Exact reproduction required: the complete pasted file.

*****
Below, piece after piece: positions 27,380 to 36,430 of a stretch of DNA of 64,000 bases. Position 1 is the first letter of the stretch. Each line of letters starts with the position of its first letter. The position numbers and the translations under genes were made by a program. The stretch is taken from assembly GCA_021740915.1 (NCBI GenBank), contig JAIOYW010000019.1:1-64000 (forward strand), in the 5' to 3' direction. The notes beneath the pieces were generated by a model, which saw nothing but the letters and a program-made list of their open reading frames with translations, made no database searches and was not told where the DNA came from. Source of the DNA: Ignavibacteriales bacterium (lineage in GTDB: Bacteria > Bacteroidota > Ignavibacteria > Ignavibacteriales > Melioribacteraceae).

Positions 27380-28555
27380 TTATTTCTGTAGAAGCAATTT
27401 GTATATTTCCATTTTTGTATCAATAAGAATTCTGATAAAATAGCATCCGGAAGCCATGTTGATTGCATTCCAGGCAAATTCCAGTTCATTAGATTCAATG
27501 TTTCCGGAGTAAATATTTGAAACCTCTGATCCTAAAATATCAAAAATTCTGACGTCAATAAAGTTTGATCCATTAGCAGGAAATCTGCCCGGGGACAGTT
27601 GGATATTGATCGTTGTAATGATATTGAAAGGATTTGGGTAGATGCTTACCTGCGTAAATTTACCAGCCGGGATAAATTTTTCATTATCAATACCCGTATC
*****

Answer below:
Below, piece after piece: positions 27,380 to 36,430 of a stretch of DNA of 64,000 bases. Position 1 is the first letter of the stretch. Each line of letters starts with the position of its first letter. The position numbers and the translations under genes were made by a program. The stretch is taken from assembly GCA_021740915.1 (NCBI GenBank), contig JAIOYW010000019.1:1-64000 (forward strand), in the 5' to 3' direction. The notes beneath the pieces were generated by a model, which saw nothing but the letters and a program-made list of their open reading frames with translations, made no database searches and was not told where the DNA came from. Source of the DNA: Ignavibacteriales bacterium (lineage in GTDB: Bacteria > Bacteroidota > Ignavibacteria > Ignavibacteriales > Melioribacteraceae).

Positions 27380-28555
27380 TTATTTCTGTAGAAGCAATTT
27401 GTATATTTCCATTTTTGTATCAATAAGAATTCTGATAAAATAGCATCCGGAAGCCATGTTGATTGCATTCCAGGCAAATTCCAGTTCATTAGATTCAATG
27501 TTTCCGGAGTAAATATTTGAAACCTCTGATCCTAAAATATCAAAAATTCTGACGTCAATAAAGTTTGATCCATTAGCAGGAAATCTGCCCGGGGACAGTT
27601 GGATATTGATCGTTGTAATGATATTGAAAGGATTTGGGTAGATGCTTACCTGCGTAAATTTACCAGCCGGGATAAATTTTTCATTATCAATACCCGTATC